Many of the Muslims were disappointed at the outcome of Hudaybiyya, having anticipated a triumphant entry into Mecca. Umar ibn al-Khattab, as usual, voiced his indignation. ‘Is he not God’s Apostle and are we not Muslims and are they not polytheists?’ he demanded angrily from the quiet and faithful Abu Bakr. ‘Why not fight them; why compromise thus?’ (The Great Arab Conquests)
Umar turned excitedly to Abu Bakr and other leaders who were near the Prophet to ascertain whether they really intended to submit to this humiliation (sic). He declared later that never before had he such doubts concerning Mohammed’s truthfulness, and if he had found merely a hundred like-minded men, he would have resigned from the umma of Islam. (Mohammed – the Man and his Faith)
Umar and some others were angry at the idea of treating with these pagans. The future caliph came to upbraid the Prophet. He declared later that if he had a hundred men on his side, he would have seceded. But Muhammad was immovable. (Muhammad,translated by Anne Carter)
Most of the pilgrims, and Omar especially, were deeply mortified that Mohammed had given in to the Koreishites on practically every point. It seemed incredible to them that, after being brought all this way by their leader who had not been afraid to pursue an enemy which had defeated him, they should be halted outside their objective. It seemed even more incredible that he should humiliate himself before the Meccan envoy to the extent of neither calling his God by His rightful name nor using his own title, merely because the infidel had so demanded. Omar went as far as to ask: “Are you really God’s messenger?”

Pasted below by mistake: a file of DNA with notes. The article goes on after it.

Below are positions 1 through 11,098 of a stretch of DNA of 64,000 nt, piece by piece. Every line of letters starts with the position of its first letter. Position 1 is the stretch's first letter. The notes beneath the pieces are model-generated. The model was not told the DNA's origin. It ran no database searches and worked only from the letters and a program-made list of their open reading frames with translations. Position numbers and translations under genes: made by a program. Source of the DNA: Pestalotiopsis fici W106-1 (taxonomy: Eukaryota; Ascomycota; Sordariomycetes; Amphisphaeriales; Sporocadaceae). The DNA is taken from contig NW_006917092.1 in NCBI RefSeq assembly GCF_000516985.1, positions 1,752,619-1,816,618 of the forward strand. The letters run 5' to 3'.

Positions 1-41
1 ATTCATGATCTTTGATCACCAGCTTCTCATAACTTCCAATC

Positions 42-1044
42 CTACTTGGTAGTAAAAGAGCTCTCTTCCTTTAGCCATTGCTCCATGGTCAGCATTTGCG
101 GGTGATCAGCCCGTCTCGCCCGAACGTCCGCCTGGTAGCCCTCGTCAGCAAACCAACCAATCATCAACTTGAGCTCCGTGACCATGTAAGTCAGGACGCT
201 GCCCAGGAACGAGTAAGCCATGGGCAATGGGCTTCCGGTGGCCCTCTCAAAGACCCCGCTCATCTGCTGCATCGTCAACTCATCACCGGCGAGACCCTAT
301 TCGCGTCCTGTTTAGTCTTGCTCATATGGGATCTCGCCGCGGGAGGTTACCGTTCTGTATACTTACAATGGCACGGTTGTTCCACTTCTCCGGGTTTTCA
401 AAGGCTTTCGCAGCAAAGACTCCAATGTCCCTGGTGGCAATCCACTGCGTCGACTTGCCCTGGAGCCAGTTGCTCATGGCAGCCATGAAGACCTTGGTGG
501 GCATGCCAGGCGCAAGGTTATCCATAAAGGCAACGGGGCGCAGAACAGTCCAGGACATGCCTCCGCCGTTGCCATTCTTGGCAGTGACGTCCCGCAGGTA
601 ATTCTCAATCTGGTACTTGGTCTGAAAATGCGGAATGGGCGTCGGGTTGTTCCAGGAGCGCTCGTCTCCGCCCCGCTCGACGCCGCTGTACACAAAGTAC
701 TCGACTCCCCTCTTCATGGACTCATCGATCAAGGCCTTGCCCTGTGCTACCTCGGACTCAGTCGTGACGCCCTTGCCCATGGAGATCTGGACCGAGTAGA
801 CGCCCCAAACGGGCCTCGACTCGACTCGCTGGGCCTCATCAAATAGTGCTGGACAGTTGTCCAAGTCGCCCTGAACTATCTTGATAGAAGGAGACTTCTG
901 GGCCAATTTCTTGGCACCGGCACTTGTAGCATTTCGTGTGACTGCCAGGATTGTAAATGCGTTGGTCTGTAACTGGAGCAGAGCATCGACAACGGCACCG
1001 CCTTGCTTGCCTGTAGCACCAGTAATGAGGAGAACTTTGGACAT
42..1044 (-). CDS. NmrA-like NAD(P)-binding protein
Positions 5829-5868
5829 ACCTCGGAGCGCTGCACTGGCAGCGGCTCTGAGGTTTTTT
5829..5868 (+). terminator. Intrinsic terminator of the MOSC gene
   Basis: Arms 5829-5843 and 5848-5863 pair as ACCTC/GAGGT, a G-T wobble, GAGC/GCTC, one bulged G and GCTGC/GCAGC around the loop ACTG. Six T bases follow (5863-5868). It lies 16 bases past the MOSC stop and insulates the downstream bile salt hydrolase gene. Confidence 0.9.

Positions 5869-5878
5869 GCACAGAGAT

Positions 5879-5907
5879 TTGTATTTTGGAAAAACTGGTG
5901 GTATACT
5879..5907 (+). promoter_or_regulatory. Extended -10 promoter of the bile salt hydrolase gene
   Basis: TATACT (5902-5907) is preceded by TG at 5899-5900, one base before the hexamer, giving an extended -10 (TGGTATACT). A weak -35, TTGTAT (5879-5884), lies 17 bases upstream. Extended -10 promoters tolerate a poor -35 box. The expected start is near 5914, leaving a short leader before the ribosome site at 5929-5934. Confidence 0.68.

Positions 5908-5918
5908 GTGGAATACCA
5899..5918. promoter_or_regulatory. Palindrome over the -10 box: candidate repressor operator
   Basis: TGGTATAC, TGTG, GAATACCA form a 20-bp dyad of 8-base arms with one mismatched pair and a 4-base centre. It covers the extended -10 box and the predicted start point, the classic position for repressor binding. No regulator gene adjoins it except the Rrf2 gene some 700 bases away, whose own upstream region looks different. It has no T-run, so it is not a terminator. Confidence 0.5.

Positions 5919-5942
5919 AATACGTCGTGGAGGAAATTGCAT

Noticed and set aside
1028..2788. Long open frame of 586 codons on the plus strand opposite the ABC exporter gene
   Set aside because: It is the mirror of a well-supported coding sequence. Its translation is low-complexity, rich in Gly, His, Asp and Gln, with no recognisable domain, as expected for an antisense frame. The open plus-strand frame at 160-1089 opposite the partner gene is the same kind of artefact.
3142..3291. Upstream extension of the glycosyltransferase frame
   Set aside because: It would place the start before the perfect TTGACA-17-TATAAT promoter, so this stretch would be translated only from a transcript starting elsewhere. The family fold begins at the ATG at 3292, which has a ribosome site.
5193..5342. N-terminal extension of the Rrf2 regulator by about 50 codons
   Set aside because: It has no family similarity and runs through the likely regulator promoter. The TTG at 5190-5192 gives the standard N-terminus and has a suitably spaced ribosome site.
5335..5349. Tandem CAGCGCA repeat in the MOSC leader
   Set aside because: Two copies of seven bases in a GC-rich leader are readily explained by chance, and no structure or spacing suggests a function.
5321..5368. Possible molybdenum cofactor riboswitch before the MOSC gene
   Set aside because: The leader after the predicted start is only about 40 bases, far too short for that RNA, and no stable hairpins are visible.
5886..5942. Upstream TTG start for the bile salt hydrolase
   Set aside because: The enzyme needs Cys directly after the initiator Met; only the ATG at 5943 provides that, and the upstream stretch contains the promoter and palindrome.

Omar went to see what the other Moslems felt. He found them much in the same frame of mind as he. For the first time since Islam had come into being, there were signs of revolt. (The Messenger – the Life of Mohammed)
Umar declared later that ever since he accepted Islam, he had never had such doubts about the truthfulness of Muhammad as he had on the day the Treaty of Hudaybiyya was signed.
This means that Umar was assailed by doubts from time to time about the truthfulness of Muhammad and his prophetic mission. He probably repressed them each time when they surfaced. But at the touchstone issue of the Treaty of Hudaybiyya, his chronic doubts erupted with such terrific force that he could not suppress them. Haunted by his doubts, he actually considered leaving the fraternity of Islam itself but could not find anyone in the camp who would give him moral support in his “enterprise.”